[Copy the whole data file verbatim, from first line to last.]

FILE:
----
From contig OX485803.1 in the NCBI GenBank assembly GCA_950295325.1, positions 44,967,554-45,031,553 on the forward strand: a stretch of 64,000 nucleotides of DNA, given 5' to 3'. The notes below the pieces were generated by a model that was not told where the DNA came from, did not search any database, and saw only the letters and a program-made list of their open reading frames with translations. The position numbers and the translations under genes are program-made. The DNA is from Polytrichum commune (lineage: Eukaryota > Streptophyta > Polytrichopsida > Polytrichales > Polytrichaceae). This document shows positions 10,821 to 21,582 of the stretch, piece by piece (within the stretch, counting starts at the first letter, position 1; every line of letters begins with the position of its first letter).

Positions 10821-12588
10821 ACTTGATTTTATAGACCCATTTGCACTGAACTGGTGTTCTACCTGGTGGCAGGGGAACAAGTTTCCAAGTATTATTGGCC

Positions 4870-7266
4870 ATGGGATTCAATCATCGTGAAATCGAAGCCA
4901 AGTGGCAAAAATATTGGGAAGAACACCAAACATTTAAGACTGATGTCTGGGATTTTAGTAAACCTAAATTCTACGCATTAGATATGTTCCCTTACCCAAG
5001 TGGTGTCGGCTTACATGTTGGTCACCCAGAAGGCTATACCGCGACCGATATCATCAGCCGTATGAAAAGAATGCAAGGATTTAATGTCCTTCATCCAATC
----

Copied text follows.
From contig OX485803.1 in the NCBI GenBank assembly GCA_950295325.1, positions 44,967,554-45,031,553 on the forward strand: a stretch of 64,000 nucleotides of DNA, given 5' to 3'. The notes below the pieces were generated by a model that was not told where the DNA came from, did not search any database, and saw only the letters and a program-made list of their open reading frames with translations. The position numbers and the translations under genes are program-made. The DNA is from Polytrichum commune (lineage: Eukaryota > Streptophyta > Polytrichopsida > Polytrichales > Polytrichaceae). This document shows positions 10,821 to 21,582 of the stretch, piece by piece (within the stretch, counting starts at the first letter, position 1; every line of letters begins with the position of its first letter).

Positions 10821-12588
10821 ACTTGATTTTATAGACCCATTTGCACTGAACTGGTGTTCTACCTGGTGGCAGGGGAACAAGTTTCCAAGTATTATTGGCC

Positions 4870-7266
4870 ATGGGATTCAATCATCGTGAAATCGAAGCCA
4901 AGTGGCAAAAATATTGGGAAGAACACCAAACATTTAAGACTGATGTCTGGGATTTTAGTAAACCTAAATTCTACGCATTAGATATGTTCCCTTACCCAAG
5001 TGGTGTCGGCTTACATGTTGGTCACCCAGAAGGCTATACCGCGACCGATATCATCAGCCGTATGAAAAGAATGCAAGGATTTAATGTCCTTCATCCAATC